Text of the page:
Over 50 teens gathered Saturday night at McGaw YMCA in downtown Evanston for Candyland, the sweets-themed spring dance hosted by Evanston Pride Youth Services, Links Pride Youth Program and Evanston Township High School Gay-Straight Alliance.
The event highlights a year-old project at McGaw called Evanston Pride, led by Lawrence Carter, 33, YMCA’s after school programs coordinator. In his role, Carter mainly works with junior high and high school teens, but also wanted to reach out to teens who identify as lesbian, gay, bisexual and transgender, he said.
Carter hopes to garner recognition and respect for the program in the community, and within McGaw’s family of social services.
“No one else in Evanston does what we’re offering,” he said. “In fact, we’re the only ‘Y’ in Illinois providing a safe space where LGBT kids can come together, without fear, without judgment, where they can express themselves and do fun things with others like them outside of school.”
Decorating for Candyland started at 6 p.m. on the basketball court as ‘Y’ members continued to shoot hoops behind them. Competing with balls being thrown midair, thumping along the wooden floors, Carter darted across the court while voices from opposite directions called out, “Where do you want this?” His army of volunteers, including boyfriend Jonathan Mayo, wanted his attention.
At 7 p.m., DJs A.J. Klaproth and Richard Estaver, a teen duo who’ve managed the turntables at several Gay-Straight Alliance events, cranked up Nicki Minaj’s “Starships” and the crowds began to dance. As the teens made a circle on the dance floor, they took turns inside it to show off their best moves to Flo Rida’s “Wild Ones.”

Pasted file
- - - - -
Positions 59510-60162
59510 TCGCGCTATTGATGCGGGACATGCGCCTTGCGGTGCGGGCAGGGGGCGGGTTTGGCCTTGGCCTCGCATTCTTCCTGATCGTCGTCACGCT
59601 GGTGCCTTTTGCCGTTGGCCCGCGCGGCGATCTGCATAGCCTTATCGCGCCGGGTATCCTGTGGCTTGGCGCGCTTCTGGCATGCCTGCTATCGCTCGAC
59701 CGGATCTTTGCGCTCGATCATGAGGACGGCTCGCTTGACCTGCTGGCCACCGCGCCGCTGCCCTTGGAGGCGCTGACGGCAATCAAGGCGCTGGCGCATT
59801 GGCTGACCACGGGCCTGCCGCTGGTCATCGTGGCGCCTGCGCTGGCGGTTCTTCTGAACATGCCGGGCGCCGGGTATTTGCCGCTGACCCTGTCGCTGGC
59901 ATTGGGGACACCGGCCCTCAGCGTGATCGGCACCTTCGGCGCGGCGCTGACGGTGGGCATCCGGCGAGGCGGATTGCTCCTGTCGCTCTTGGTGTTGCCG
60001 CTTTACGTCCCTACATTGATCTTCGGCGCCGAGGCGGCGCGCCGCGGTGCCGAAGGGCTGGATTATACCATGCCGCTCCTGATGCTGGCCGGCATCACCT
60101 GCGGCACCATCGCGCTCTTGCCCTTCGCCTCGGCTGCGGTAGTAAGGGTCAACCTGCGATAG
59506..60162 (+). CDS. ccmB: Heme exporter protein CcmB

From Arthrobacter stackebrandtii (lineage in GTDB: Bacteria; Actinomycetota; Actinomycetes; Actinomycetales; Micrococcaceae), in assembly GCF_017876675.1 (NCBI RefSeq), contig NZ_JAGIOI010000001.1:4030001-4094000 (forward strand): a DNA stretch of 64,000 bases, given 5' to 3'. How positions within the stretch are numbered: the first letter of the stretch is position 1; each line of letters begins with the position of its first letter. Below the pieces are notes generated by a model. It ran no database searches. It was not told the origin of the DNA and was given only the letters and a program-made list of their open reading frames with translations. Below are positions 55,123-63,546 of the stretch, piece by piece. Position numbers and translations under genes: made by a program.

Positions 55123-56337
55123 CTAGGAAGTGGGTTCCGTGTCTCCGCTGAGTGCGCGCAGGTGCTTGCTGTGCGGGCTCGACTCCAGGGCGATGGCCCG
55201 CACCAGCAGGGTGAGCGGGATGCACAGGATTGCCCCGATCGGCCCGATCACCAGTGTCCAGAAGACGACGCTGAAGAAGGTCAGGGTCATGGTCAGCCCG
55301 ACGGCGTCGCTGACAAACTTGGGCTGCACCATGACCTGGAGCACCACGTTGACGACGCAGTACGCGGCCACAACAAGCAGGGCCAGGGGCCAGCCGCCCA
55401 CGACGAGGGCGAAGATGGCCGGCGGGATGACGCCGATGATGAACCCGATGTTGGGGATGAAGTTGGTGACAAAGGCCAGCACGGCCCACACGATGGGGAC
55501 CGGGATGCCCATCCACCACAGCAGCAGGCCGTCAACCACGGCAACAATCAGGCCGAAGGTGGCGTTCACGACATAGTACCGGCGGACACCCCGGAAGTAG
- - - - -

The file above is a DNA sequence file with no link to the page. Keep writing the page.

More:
The dance also featured performances by Northwestern University’s ReFresH Dance Crew.
A former Howard Brown Health Center staffer and board member of the defunct National Youth Advocacy Coalition, Carter ties his LGBT programming to areas of focus outlined by McGaw for all its youth services: youth development, healthy living, and social responsibility. “This program grew out of a need. We had that rash of suicides last year and a group of us at the ‘Y’ got together and asked, ‘What could we do?’”
“Our ideas kind of morphed from starting a hotline to HIV testing, and all those things you can think of. I said, no, let’s simplify that. Let’s just have a standing weekly youth group where kids could just come in and talk to each other.”
Carter leads the Monday evening gatherings from 6:30 p.m. to 8:30 p.m. at McGaw. On average, six to 10 teens regularly attend. Movie nights and game nights may bring in more than 20 youths.
The services are funded by McGaw, which also provided the dance venue and security. In addition, the group received resources for the dance from Links and ETHS, according to Carter.
“My ultimate goal is to have this be a part of youth development at McGaw YMCA. I want them to fund this program like they fund every other program,” he said.
Planning for the spring dance began in February when teens mentioned wanting to do a dance. Carter explained the kids, tasked with advertising the event, designed and put up flyers and created Facebook pages. The planning group held a decorating day to create the backdrops, banners, and construct candy motif sets as they ate pizza.
“A lot of this work was done by those kids,” said Carter as he pointed at the dance floor.
When asked about the Candyland theme for the dance, Carter laughed. “The theme before this was Drag Slag! We were like, ‘Whoa! Whoa! No! Slow down!’”
More information on Evanston Pride Youth Services can be found at www.mcgawymca.org. Links Pride Youth Program can be found at www.linksyouth.org.